Thinking of You by Lenny Kravitz
(Written by Lenny Kravitz, Lysa Trenier • Copyright © Universal Music Publishing Group)
Tell me mama is your life a better change? And tell me mama Would you live your life the same Or come back and rearrange ?
Tell me mama how is freedom ? Oh I'm thinking of you And all the things that you wanted me to be And I'm trying now
When I think of my Mama mostly I remember smells. She cooked. A lot – by that I don’t just mean often but large quantities too. Rolls, meats, cakes, preserves, soup, chili. I was a little kid, forced to help in the kitchen. I hated it. We might do 30 dozen rolls in a day. Not the most joy filled day in the estimation of an 8 year old. It was hard, sweaty work. And the cleaning was never-ending. I loved the way the food tasted, but the marathons of cooking made me resent the process until I was in my 20s with a child of my own.
Now? I would give anything now to go back in time and be there in the kitchen –listening to her puttering, watching her put ingredients together, rarely ever measuring anything, always multi-tasking. She was, when she was cooking, all muscle memory and majick it seemed to me - practically making things float in the air and somehow come together into cinnamon rolls or chili. I was the best fed kid I knew. Other kids parents fought to buy Mama's food or get invited into the kitchen to be shown the secrets that somehow never made it past Mama's front door. They would go home, follow what they had written and the rolls didn't even come close. She would laugh, later when the inevitable phone call came - "... but, Lennie, I did it just like you did!" She would just shake her head. "I don't know what to tell, you, baby."
Tell me mama no more sleeping
Tell me mama no more weeping? I'm thinking of you
What they didn't have was the muscle memory of cooking probably 100,000 meals since she was 9. Yes, I said 9 years old. That was the year that she was told unceremoniously that she could no longer go to school with her sisters and brothers, but that she had to go and work in the house of a wealthy white family. To cook for them. As their cook and house maid. Not even 100 years ago.
In the kitchen she told me about how she had been beaten when the cake she made from scratch, at 10 years old, fell and 'ruined' dinner. Beaten by the Lady of the House. I knew what it was to be beaten, but the context wasn't the same. Mama beat me so no one else would. Mama got beat because... well... there is no because. Rather, the because is too big to address here.
Whether or not the food was good became about life and death.
I understand now that having me with her in the kitchen was, to her, lessons on survival. Not ruining the Saturday afternoon I could have roller skated through, but lessons in living and making it. Lessons in how to take care of my family, but also maybe earn a buck or two if I needed it.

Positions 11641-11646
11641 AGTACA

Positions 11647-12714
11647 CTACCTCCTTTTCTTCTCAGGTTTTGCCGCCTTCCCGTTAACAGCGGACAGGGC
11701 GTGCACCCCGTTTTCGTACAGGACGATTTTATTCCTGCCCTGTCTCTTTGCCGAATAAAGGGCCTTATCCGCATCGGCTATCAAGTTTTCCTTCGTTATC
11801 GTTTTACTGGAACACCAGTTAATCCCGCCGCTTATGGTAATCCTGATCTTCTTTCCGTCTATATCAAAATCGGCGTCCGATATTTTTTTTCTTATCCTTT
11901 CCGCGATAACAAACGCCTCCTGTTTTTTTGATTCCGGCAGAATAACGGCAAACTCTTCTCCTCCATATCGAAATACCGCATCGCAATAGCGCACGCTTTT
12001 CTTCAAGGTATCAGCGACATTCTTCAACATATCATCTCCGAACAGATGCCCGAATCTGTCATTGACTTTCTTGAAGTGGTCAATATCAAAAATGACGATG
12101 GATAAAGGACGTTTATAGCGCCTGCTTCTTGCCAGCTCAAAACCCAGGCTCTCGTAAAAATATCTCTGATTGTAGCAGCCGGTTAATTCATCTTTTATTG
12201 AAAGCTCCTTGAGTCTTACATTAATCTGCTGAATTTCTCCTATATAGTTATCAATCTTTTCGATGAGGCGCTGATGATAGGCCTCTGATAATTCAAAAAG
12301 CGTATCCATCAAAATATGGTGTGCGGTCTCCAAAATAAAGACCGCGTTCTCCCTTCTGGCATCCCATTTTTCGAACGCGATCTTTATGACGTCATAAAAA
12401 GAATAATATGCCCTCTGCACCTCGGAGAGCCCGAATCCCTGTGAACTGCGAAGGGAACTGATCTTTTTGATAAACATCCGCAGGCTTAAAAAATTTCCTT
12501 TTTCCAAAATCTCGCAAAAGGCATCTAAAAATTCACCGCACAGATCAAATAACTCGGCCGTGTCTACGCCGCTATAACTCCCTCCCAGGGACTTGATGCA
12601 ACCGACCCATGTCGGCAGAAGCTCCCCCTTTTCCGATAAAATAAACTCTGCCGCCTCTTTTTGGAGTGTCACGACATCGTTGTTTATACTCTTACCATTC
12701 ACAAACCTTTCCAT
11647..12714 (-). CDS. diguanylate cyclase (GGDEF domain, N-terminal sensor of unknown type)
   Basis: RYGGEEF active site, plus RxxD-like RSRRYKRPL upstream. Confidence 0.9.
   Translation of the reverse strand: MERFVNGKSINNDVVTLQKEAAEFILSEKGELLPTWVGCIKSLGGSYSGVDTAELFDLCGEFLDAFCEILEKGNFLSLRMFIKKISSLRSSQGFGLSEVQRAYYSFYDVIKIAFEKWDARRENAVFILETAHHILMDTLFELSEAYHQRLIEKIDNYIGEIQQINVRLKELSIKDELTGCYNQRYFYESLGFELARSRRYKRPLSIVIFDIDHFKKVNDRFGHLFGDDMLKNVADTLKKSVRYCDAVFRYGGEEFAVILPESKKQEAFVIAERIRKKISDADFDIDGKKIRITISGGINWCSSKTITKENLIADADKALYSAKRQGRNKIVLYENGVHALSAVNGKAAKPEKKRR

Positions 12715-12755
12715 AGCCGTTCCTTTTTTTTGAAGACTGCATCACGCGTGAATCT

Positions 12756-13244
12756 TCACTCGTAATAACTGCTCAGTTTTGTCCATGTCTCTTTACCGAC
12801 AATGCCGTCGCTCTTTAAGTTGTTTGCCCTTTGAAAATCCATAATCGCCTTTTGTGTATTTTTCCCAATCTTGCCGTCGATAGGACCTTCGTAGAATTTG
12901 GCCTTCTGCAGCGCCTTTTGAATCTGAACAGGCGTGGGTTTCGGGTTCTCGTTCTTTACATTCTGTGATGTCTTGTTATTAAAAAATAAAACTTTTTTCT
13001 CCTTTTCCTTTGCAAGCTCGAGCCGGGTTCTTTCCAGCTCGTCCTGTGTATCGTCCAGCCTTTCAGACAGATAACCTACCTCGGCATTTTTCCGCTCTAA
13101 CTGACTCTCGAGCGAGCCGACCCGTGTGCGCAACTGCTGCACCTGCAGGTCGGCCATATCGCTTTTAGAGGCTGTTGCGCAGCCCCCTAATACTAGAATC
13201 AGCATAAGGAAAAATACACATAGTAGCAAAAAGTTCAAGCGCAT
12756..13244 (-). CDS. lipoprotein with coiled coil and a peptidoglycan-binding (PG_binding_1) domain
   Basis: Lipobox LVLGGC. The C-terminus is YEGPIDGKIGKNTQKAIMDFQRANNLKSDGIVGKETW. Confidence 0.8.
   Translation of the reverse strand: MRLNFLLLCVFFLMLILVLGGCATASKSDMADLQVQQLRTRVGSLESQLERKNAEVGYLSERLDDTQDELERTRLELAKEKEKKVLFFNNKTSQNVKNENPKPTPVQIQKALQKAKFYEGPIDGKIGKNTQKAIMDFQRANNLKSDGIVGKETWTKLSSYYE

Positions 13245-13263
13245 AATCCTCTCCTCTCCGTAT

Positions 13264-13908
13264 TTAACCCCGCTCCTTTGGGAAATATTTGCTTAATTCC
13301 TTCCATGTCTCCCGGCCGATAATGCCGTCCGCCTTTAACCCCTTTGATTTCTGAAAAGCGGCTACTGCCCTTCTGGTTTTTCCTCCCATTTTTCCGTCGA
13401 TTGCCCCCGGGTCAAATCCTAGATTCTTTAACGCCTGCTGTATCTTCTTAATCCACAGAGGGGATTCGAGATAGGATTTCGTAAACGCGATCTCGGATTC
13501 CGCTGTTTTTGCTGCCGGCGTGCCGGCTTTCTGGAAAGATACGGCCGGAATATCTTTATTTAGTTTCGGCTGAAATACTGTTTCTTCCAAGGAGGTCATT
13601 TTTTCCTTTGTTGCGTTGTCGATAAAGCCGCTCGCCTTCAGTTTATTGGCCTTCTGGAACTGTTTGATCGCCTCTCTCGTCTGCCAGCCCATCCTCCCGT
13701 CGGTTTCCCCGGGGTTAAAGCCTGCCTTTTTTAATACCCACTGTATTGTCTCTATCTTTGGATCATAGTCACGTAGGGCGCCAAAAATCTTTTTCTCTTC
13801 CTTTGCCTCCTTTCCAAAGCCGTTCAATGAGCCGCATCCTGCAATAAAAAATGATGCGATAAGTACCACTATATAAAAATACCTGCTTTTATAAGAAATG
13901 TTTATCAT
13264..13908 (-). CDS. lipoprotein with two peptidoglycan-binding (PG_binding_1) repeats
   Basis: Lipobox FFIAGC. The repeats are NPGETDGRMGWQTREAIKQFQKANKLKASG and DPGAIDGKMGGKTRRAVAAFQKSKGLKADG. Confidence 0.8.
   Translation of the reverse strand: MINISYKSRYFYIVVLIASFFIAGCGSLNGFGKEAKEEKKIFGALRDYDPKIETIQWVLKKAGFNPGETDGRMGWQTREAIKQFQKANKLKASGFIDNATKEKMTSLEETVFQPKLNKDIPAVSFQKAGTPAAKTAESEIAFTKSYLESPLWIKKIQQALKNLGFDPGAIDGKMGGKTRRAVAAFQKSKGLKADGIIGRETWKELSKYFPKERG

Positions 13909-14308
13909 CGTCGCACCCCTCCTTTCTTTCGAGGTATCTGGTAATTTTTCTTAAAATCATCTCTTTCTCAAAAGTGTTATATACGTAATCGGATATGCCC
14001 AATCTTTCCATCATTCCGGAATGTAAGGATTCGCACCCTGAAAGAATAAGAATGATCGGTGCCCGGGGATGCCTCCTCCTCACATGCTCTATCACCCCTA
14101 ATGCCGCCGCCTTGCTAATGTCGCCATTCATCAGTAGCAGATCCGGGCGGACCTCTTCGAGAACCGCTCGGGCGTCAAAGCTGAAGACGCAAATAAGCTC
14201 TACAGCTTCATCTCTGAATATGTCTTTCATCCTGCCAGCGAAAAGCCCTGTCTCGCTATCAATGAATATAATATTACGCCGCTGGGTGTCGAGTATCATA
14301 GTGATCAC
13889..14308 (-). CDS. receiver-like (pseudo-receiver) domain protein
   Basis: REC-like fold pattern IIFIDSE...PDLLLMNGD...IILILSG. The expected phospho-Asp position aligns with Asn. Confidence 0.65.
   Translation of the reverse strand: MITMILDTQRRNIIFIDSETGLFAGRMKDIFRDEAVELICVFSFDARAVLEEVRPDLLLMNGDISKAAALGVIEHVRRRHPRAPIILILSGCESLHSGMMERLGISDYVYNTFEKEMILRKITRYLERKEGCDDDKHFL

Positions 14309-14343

Tell me mama is it just the way they say? (Tell me mama) And tell me mama are you missing me the way That I'm missing you today?
Tell me mama can you hear me?
Oh I'm thinking of you..
At the beginning of our endeavors we must honor the Ones Who Came Before Us. The Ones whose actual flesh contributed to the making of our own, the Ones who took us in when we had no flesh and blood connection to them. The Ones who suffered in ways we can only imagine. The Ones who are still holding us and speaking to us from the other side if we listen.
Look, I get it. It took me a long time to hear. And then to listen. And then to feel the love. Truly Mama still has my back, and will give me strength when I need it and love all the time. It didn't occur to me for many years that all I needed to do was ask. Ask her to make her energy known to me. Ask her to help me make my life look like the kind of life she is welcome in. To help me make a warm home for my own kids. To help me know I have the strength to do whatever Spirit and my Higher Self have set before me.
I am so grateful and I honor the lessons of food, abundance, warmth, strength and a full belly. Mama knew how important those things were. I am so grateful for her gifts.
How have you honored and remembered the Ones who came before you? Ancestor veneration is important when following the path of any spiritual pursuit, or really any endeavor. There is power in this recognition of your people. I encourage you to look at old family pictures, listen to the songs your grandparents listened to. Read a book your ancestor would have had access to or that describes a time they lived in. Eat the food they loved. Bring that energy from then into your now. A full vision of what came behind can help make looking at the way ahead that much clearer.